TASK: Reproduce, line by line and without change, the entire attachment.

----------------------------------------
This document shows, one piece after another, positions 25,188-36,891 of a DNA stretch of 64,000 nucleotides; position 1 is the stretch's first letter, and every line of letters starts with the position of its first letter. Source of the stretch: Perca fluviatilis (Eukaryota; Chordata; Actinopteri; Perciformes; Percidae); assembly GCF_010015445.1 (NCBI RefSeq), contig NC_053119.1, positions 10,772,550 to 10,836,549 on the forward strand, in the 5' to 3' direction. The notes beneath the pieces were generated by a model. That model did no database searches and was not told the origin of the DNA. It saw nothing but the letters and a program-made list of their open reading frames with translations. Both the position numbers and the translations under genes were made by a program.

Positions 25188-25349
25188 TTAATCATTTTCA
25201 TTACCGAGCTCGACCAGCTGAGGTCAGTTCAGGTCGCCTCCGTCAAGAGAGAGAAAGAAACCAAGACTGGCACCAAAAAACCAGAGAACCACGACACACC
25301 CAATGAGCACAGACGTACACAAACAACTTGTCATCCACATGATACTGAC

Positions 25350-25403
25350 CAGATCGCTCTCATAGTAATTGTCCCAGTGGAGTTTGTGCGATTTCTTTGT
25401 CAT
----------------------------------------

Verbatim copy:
This document shows, one piece after another, positions 25,188-36,891 of a DNA stretch of 64,000 nucleotides; position 1 is the stretch's first letter, and every line of letters starts with the position of its first letter. Source of the stretch: Perca fluviatilis (Eukaryota; Chordata; Actinopteri; Perciformes; Percidae); assembly GCF_010015445.1 (NCBI RefSeq), contig NC_053119.1, positions 10,772,550 to 10,836,549 on the forward strand, in the 5' to 3' direction. The notes beneath the pieces were generated by a model. That model did no database searches and was not told the origin of the DNA. It saw nothing but the letters and a program-made list of their open reading frames with translations. Both the position numbers and the translations under genes were made by a program.

Positions 25188-25349
25188 TTAATCATTTTCA
25201 TTACCGAGCTCGACCAGCTGAGGTCAGTTCAGGTCGCCTCCGTCAAGAGAGAGAAAGAAACCAAGACTGGCACCAAAAAACCAGAGAACCACGACACACC
25301 CAATGAGCACAGACGTACACAAACAACTTGTCATCCACATGATACTGAC

Positions 25350-25403
25350 CAGATCGCTCTCATAGTAATTGTCCCAGTGGAGTTTGTGCGATTTCTTTGT
25401 CAT